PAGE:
Families Can’t Wait

Leroy - Posted on 07 August 2012

Jerome Harris

Opt Ed – August 1, 2012

Safety for people with developmental disabilities is a critical concern. The most recent legislation, S-618 requiring school bus safety precautions for adult students with developmental disabilities is a small part of the safety conversation.

The continued lack of support for safe community long term systems has created a crisis for poor urban families with developmental disabilities who live in neighborhoods frequented with gun violence.

Brenda Gillison of Paterson explains although she can teach her younger children to lie on the floor when they hear the sound of gunfire, she cannot teach her 21 year old daughter with developmental delays to do the same. She also talks about how over the years her neighborhood has changed to violence. After a particularly dangerous night she said “because of my daughter’s limitations, me and my kids are going to die in this apartment.”

A large part of the problem in developing policy for poor, urban families with developmental disabilities is the long standing attitude that disability is worthy of safety nets, while safety nets for poverty is met with opposition. It would follow that poor families are being looked at only from poverty perspectives therefore the intersections of disability needs are not being met.

David Wittenburg of the Urban Institute in Washington, DC states “I have generally found, in news outlets and at research conferences, other programs such as Temporary Assistance for Needy Families (TANF) and food stamps tend to get far more publicity in serving low-income adult populations than disability programs. As an economist, this is a very interesting phenomenon given the amount of money we spend on the two major Social Security disability programs, which include Supplemental Security Income (SSI) and Disability Insurance (DI) —the expenditures on those programs are more than double the amount spent on TANF and food stamps combined. Yet when it comes to disability programs, we often think of them as separate, and a key question is why are we thinking of these programs as a separate component of the safety net? And I think part of the issue is, at least when these programs were set up, policymakers considered the population of people with disabilities somehow different and separate and deserving of cash support from other low-income populations.”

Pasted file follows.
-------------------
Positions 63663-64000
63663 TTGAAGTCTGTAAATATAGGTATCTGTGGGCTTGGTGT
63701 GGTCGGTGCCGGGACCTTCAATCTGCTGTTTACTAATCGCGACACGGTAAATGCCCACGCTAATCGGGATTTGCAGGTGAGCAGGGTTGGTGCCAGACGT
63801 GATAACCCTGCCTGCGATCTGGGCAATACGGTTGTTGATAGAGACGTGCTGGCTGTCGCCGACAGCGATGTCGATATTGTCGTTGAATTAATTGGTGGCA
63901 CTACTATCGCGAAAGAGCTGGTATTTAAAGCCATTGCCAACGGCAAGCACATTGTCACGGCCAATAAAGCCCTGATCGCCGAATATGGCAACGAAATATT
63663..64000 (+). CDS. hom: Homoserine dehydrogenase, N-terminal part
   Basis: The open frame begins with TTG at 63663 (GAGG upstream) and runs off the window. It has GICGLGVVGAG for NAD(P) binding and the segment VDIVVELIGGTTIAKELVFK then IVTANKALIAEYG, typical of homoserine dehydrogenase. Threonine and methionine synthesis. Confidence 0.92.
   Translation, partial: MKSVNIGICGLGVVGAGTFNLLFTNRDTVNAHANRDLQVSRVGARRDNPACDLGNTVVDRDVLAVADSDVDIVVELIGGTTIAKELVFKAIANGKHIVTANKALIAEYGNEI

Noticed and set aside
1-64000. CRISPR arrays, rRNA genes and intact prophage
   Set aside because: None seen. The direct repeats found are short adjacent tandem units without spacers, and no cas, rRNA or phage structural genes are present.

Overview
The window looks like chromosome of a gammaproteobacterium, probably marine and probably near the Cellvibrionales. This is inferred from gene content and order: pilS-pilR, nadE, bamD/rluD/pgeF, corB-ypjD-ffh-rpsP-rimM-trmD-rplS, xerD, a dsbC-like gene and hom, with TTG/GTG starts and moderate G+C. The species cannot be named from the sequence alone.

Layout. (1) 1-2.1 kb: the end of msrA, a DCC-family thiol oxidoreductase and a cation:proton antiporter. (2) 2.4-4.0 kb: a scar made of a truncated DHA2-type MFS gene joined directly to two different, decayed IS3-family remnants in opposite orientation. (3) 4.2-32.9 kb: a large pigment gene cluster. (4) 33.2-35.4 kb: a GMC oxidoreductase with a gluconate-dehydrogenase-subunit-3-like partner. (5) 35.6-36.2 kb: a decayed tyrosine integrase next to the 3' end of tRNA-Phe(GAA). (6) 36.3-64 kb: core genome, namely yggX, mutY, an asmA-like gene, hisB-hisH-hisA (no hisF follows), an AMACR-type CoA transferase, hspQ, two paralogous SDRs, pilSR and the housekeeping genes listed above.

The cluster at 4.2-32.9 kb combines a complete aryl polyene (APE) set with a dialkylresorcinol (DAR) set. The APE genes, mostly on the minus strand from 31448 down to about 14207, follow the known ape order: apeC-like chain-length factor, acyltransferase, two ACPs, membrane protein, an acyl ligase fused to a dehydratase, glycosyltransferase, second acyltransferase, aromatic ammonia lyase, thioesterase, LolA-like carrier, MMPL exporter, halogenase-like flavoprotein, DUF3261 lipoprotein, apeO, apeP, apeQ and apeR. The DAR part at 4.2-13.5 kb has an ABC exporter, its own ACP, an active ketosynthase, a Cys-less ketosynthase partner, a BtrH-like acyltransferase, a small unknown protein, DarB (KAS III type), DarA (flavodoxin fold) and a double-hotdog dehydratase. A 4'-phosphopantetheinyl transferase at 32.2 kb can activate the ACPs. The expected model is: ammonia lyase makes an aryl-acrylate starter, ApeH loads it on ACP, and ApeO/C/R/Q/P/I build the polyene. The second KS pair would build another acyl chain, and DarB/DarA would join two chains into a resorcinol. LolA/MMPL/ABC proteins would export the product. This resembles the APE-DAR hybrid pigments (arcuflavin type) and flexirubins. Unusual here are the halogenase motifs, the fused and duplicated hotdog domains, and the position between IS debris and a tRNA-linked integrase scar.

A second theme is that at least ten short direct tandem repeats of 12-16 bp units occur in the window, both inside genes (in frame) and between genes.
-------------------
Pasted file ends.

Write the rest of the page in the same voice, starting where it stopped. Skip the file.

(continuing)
A recommendation for safe housing for families with developmental disabilities would be multiple housing agency partnerships with the Division of Developmental Disabilities. The partnerships would assist at risk families, who struggle with poverty and disability, for safe housing.

Families can no longer wait because they are in additional danger when they cannot teach their child with a disability to lie on the floor when they hear gunfire. Families can no longer wait because they need to be safe. Families can no longer wait because not to assist with both disability and poverty is unacceptable.

Jerome Harris of NJ is the Chair of the National Black Disability Coalition. He can be reached at www.jharris@blackdisability.org


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